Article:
Case History Top

A 2-day-old male premature infant (28 weeks) with a birth weight of 1.9 kg was brought to our hospital with fever, respiratory distress syndrome and hyperbilirubinemia. The baby was delivered at home.

This infant was admitted in the Neonatal Intensive Care Unit of our hospital. On examination, he was febrile with a heart rate of 136/min and respiratory rate of 32/min with a palpable liver.

His hemoglobin was 10.5 mg%, TLC 8800/mm 3 with a differential count of polymorphs 45% and lymphocytes 55%. His total bilirubin was 11.5 mg/dl; with direct bilirubin of 1.25 mg/dl and an indirect bilirubin of 10.27 mg/dl. His CSF sample was sent for culture, which revealed normal counts and no growth in culture. C-reactive protein in the serum was 30 mg/liter.

On day 1, he was started on I.V. Calcium gluconate, Aminophylline 1-9 mg, I.V. Amoxycillin + Clavulanic acid (100 mg/kg) and IV Amikacin (15 mg/kg).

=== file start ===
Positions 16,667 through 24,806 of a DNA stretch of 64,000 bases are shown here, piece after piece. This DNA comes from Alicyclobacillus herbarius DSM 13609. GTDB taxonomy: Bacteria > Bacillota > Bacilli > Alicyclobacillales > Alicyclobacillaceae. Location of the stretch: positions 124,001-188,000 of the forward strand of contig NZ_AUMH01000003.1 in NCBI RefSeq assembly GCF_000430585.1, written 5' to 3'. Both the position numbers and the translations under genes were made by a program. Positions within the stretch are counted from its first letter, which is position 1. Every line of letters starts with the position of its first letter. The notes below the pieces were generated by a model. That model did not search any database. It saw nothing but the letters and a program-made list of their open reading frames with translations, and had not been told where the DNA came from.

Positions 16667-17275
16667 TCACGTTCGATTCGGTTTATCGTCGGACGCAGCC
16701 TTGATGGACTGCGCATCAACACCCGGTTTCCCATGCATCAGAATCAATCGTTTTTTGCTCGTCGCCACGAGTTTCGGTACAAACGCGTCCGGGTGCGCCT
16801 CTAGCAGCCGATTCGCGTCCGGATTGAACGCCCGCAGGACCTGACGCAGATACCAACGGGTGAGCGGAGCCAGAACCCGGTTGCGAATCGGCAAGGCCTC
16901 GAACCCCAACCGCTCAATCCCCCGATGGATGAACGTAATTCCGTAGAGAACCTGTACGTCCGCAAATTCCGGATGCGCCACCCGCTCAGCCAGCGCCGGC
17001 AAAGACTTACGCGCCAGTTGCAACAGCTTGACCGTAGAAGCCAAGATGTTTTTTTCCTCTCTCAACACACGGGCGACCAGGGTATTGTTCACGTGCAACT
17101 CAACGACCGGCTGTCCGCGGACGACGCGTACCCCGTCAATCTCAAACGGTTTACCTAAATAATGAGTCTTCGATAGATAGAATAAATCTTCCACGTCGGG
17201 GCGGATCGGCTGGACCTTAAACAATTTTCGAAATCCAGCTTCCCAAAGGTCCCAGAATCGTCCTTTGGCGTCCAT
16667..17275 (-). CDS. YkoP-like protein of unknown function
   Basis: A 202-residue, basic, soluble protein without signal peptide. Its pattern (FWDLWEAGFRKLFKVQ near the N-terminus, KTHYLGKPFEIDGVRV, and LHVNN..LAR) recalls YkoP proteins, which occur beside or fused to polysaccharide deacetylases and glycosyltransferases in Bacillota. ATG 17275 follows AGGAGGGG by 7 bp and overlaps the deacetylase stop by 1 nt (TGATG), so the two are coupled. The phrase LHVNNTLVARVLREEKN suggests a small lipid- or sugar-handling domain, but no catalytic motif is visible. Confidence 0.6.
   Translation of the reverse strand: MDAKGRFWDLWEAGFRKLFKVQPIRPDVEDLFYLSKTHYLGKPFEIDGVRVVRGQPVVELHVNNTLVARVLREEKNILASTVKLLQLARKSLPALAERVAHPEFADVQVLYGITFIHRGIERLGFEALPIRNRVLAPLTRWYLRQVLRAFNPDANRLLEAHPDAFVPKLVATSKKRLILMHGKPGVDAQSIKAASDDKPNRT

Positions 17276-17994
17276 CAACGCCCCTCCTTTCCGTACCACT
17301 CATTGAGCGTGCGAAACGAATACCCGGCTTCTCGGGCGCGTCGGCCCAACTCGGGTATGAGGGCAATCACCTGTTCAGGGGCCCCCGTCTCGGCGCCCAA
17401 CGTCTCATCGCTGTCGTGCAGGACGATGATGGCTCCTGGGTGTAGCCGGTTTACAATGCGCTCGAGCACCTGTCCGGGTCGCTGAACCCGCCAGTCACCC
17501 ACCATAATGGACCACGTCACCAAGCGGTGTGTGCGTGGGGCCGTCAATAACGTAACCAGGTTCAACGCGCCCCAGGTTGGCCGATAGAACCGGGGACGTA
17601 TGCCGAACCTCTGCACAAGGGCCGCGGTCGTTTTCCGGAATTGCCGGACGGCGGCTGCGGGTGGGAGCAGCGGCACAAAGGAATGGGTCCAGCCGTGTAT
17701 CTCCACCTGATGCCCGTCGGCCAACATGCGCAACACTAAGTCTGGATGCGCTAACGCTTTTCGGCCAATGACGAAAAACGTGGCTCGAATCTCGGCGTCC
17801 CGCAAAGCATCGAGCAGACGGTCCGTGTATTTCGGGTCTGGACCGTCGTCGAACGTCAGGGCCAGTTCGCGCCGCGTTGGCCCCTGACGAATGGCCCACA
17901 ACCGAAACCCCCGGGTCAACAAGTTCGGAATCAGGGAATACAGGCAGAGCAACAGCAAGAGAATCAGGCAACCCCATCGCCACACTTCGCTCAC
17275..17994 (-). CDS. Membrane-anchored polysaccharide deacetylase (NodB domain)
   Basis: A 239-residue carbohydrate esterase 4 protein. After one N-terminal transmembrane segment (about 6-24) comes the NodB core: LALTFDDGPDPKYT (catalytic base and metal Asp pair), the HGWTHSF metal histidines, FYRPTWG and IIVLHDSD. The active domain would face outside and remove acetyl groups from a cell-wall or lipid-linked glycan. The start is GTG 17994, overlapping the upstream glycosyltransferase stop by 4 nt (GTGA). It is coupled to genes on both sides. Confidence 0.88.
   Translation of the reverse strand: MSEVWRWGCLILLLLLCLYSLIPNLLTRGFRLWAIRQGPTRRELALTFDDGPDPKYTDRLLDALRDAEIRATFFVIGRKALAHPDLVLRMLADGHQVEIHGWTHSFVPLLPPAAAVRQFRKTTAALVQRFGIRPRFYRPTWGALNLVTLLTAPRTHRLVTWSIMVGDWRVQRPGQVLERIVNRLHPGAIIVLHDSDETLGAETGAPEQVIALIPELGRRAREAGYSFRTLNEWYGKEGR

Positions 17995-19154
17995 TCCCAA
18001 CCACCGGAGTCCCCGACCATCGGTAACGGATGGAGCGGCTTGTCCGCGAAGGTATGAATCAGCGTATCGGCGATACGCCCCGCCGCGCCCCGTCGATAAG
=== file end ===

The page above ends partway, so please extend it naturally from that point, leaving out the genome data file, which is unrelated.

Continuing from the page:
On day 2, fluconazole 11mg OD, I.V. meropenem, Inj. dopamine, Inj. Phenobarbitone and Inj. Dobutamine were added. A gastric lavage was performed, which was sent for culture and acid-fast staining. Ziehl Neelsen staining of the fluid showed acid-fast bacilli. Culture for Mycobacterium tuberculosis was positive by the BACTEC MGIT 960 TB system, which later revealed a susceptibility to all the first-line anti-tubercular drugs. The blood culture and sensitivity were performed by the BACTEC system, which yielded the growth of Candida krusei, which was sensitive to Amphotericin B and resistant to fluconazole. Repeated blood culture was done by the conventional method using Brain Heart Infusion Broth (BHIB) as culture media, with blood collected aseptically from different sites repeatedly yielding Candida krusei . Repeated blood cultures and gastric lavage showed similar findings. As the infant was premature, with low birth weight and presented with respiratory distress syndrome (one of the commonest presentations of neonatal sepsis) along with the repeated isolation of Candida krusei from blood culture, a diagnosis of candida sepsis was made. A chest X-ray was performed, which showed multiple nodular opacities scattered in both the lungs, suggestive of miliary tuberculosis [Figure 1]. USG of abdomen showed hepatic granuloma. Based on all these findings, the infant was started with antitubercular treatment, i.e., INH 10mg/kg/day, Rifampicin 20m/kg/day, pyrazinamide 20mg/kg/day and Amphotericin B.